The former mapping division of Nokia, Here, announced today plans to expand its global mapping efforts, including specific improvements to next-generation maps readable by self-driving cars. The company was acquired by a consortium of German automakers, including Audi, BMW, and Mercedes parent company Daimler, for around $3.1 billion in August. Here’s work on high-resolution, real-time maps now stands to benefit those car manufactures' autonomous efforts, while also making its standard navigation software a more attractive alternative to Google and Apple Maps.
"The closer to reality a map becomes, the less useful it tends to be. Maps have historically been abstractions of reality by necessity," the company said in a blog post. "But what if map data is not only designed for direct consumption by people, but also to be read by machines capable of processing vast quantities of information?" Here plans to use real-time anonymized driver data to improve its software and build more detailed maps, much in the same way Tesla has begun informing its new Autopilot feature with data taken directly from its electric cars.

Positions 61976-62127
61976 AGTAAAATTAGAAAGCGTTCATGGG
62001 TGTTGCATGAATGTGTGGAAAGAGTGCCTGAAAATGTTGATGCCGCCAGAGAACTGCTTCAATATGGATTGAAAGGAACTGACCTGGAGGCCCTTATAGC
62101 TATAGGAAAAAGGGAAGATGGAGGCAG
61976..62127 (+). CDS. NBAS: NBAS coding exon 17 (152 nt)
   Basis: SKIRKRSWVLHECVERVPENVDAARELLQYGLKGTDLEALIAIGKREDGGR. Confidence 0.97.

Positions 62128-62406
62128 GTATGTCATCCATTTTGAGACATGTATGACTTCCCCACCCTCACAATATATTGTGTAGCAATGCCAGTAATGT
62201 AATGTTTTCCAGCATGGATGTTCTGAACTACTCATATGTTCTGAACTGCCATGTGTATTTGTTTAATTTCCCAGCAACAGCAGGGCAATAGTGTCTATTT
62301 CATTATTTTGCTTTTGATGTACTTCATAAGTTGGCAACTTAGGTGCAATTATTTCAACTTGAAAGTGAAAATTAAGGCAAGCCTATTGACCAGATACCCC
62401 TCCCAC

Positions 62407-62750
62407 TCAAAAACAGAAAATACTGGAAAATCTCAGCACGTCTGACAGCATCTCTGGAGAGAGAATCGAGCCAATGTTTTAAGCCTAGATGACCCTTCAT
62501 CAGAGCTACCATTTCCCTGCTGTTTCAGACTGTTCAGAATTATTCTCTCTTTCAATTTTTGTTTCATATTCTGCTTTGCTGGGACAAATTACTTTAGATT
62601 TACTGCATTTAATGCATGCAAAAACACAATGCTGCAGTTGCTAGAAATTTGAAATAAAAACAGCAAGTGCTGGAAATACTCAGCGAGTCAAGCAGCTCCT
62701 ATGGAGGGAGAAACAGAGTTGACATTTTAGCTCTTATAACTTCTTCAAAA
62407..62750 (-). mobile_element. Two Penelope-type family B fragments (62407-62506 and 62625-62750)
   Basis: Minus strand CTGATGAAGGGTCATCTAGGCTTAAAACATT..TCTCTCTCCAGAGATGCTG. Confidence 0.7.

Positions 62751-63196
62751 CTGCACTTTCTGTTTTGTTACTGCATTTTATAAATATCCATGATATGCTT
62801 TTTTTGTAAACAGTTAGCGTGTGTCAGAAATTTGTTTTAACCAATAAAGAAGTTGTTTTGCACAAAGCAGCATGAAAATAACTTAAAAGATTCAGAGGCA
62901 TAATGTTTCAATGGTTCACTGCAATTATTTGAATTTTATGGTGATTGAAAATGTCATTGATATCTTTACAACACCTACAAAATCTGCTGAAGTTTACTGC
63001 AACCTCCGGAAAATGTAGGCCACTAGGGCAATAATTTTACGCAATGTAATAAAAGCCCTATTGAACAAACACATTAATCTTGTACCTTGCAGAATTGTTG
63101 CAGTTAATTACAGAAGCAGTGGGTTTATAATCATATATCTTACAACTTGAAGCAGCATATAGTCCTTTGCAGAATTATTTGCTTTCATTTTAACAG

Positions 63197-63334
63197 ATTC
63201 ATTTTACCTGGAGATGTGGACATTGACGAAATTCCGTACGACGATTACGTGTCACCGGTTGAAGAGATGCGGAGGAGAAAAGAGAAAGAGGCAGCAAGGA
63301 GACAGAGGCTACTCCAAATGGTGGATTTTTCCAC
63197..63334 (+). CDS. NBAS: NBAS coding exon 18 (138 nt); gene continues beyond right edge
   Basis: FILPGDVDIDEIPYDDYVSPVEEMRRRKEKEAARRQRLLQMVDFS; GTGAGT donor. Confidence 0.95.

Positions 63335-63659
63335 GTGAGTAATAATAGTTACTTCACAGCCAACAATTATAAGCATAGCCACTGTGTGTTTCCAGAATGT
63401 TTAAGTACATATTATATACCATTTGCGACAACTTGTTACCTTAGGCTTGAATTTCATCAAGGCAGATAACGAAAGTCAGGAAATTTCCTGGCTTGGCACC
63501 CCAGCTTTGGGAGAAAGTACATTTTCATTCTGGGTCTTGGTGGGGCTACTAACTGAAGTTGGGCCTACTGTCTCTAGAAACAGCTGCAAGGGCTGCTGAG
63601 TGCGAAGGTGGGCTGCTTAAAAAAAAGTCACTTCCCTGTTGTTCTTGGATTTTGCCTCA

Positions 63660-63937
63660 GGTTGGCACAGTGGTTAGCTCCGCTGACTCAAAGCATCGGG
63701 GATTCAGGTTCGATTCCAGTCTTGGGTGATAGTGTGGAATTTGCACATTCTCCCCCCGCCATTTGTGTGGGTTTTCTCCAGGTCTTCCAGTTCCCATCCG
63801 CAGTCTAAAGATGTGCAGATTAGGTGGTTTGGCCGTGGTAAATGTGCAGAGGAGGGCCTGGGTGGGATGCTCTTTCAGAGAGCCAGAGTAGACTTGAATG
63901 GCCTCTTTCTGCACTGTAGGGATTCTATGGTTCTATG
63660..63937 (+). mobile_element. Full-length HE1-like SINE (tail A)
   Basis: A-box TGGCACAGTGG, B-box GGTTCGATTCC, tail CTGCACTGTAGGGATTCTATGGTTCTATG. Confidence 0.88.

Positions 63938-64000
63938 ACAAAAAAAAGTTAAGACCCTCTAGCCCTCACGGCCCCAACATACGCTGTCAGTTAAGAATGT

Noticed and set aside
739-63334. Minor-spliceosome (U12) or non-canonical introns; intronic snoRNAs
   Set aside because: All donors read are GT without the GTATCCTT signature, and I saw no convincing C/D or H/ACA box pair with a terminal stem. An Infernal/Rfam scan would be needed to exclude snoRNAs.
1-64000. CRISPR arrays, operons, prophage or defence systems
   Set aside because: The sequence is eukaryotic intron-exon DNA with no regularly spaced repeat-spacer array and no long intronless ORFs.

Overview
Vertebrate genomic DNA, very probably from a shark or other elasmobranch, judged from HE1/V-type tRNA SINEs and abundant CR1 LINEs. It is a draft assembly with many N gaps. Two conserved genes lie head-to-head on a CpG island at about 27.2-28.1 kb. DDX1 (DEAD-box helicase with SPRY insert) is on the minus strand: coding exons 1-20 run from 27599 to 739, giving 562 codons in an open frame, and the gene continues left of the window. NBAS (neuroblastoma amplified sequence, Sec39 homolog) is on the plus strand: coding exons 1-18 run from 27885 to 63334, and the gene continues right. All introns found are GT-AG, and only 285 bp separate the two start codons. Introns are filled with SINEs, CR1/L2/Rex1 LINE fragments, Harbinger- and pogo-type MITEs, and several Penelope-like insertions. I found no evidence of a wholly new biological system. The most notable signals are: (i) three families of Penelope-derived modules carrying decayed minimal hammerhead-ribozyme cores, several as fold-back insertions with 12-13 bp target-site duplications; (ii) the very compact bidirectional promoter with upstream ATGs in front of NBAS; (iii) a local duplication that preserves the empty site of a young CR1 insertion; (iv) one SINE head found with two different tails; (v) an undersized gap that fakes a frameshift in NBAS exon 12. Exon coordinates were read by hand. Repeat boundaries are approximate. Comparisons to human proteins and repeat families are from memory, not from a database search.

Map data designed to be read by machines
Here says that it's open to expanding the data gathering initiative to other companies in the auto industry, and doing so would let it "accelerate the development of the next generation map needed for automated driving." Automakers may find it more appealing to work with Here rather than relying and building on free consumer software from tech companies that lacks direct access to vehicle data.